Not Kosher: Gazette's editorial intolerant

Tuesday, April 7th, 2009

Re: “Accommodating food needs is prudent within reason”
Mar. 28, 2007

To the Editor
The March 28 editorial suggested Muslim and Jewish students could adapt the limitations of their menus by not following Halal and Kosher standards. As far as my understanding of these two faiths goes, diet laws are just as fundamental to Muslims and Jews as the Criminal Code is in our eyes. Encouraging Jewish and Muslim students not to restrict themselves to diet laws is just as serious as telling an average person murder is acceptable. Intentionally or not, the editors insulted two faiths at one time.

Also, the editors are very concerned with the possibility of extra cost on Western’s non-Muslims and non-Jews because of the introduction of Halal and Kosher food in the campus. If so, does that mean the students who don’t read The Gazette should get a portion of their tuition refunded as The Gazette incurred an extra cost to them?

The editorial claimed Western, as a business, couldn’t always answer the needs of all the diverse groups for the sake of profitability. But let’s imagine TTC or London Transit stopped providing accessibility for disabled citizens by suggesting this would lower their profit. Obviously, such actions are socially irresponsible and public outrage would arise. Hence, Western would be equally socially irresponsible if it refused to provide Halal or Kosher meals on campus, considering eating is just as fundamental as travelling.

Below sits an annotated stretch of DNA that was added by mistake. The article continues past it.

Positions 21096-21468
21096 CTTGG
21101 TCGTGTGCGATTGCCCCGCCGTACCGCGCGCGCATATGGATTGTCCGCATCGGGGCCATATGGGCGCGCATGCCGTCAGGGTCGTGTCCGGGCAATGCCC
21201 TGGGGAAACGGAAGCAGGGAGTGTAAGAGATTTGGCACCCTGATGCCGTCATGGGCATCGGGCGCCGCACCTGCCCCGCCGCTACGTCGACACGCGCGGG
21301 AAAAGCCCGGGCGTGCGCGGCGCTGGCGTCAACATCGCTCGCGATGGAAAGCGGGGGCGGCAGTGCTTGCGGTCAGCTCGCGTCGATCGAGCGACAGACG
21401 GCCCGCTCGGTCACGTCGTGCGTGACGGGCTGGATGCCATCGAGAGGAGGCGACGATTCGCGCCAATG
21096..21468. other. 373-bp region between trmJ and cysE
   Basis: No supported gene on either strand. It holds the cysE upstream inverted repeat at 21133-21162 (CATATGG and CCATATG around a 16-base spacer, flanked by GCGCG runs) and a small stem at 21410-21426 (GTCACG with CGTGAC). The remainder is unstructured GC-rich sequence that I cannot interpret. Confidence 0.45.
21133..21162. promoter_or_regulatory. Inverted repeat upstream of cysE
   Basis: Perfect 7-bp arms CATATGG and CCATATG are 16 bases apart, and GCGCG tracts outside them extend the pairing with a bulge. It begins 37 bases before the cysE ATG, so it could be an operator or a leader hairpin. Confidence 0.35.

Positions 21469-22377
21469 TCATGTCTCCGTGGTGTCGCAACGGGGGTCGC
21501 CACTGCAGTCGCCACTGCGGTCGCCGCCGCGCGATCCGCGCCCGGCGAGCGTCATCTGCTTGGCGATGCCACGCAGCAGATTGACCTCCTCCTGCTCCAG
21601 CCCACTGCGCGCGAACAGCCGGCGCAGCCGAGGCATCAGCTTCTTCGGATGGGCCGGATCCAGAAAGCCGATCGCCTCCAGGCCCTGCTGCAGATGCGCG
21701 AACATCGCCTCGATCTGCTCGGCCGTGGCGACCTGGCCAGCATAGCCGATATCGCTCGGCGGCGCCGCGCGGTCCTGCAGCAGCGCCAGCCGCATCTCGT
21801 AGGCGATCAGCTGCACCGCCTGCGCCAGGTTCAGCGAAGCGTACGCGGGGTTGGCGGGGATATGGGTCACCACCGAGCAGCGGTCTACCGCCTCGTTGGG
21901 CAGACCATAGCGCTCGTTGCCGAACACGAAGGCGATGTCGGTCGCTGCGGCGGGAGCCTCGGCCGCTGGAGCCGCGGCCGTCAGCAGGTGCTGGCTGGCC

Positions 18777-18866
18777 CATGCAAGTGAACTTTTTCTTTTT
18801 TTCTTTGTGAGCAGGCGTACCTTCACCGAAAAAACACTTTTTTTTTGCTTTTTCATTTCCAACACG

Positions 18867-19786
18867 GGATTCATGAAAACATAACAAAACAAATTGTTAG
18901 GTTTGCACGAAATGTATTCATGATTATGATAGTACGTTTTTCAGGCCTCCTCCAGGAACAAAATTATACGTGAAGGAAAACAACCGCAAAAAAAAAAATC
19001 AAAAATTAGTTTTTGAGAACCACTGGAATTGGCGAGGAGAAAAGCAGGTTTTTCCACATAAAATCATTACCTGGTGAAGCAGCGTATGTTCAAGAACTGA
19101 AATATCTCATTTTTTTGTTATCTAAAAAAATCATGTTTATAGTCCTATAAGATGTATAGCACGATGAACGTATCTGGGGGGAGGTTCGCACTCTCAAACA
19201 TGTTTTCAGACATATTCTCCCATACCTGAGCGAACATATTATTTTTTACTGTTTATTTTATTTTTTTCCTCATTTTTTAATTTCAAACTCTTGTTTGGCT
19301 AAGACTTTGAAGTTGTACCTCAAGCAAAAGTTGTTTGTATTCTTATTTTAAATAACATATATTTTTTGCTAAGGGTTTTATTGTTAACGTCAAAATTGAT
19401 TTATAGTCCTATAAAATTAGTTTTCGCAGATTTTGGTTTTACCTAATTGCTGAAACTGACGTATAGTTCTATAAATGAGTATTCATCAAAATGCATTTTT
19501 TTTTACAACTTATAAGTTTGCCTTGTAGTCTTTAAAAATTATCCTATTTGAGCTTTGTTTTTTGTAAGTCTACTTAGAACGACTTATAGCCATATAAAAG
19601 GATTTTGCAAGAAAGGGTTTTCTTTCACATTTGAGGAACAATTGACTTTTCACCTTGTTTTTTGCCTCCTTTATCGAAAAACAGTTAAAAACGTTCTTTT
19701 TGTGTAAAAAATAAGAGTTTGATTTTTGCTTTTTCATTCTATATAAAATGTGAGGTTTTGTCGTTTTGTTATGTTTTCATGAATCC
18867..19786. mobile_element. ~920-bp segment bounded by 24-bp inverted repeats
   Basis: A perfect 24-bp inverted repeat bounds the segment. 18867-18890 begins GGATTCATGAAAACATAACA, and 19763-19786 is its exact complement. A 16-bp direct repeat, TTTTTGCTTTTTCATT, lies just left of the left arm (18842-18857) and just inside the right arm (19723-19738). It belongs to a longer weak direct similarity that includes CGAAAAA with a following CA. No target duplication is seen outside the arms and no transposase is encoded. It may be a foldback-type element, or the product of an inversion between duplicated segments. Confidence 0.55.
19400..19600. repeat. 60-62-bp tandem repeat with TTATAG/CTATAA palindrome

Furthermore, Western is responsible to the public, not just to its income statement, since it receives governmental funding. This editorial perfectly reflects some of the editors’ intolerance towards visible minorities in the Western community. I think the editors of The Gazette owe the Western Jewish and Muslim community an apology.
"Warren Au
BMOS I

Ed. Note: The Gazette never encouraged Muslim and Jewish students to adapt or abandon their dietary traditions. The Gazette simply said some Muslim and Jewish students choose to do so.

To the Editor:
Of course the cost of religious diet accommodations would be borne by students not requiring them. This is true for every minority accommodation in our society, whether it’s making university buildings wheelchair-accessible at the cost of all students or making government buildings wheelchair-accessible at the cost of all taxpayers. Any other solution would result in howls of “Discrimination!”

If we’re really as tolerant and accommodating of diversity as we like to think we are, we must be prepared to pony up the dough to provide the accommodations. Otherwise, we’re just blowing a lot of hot air.
"Adam Kope

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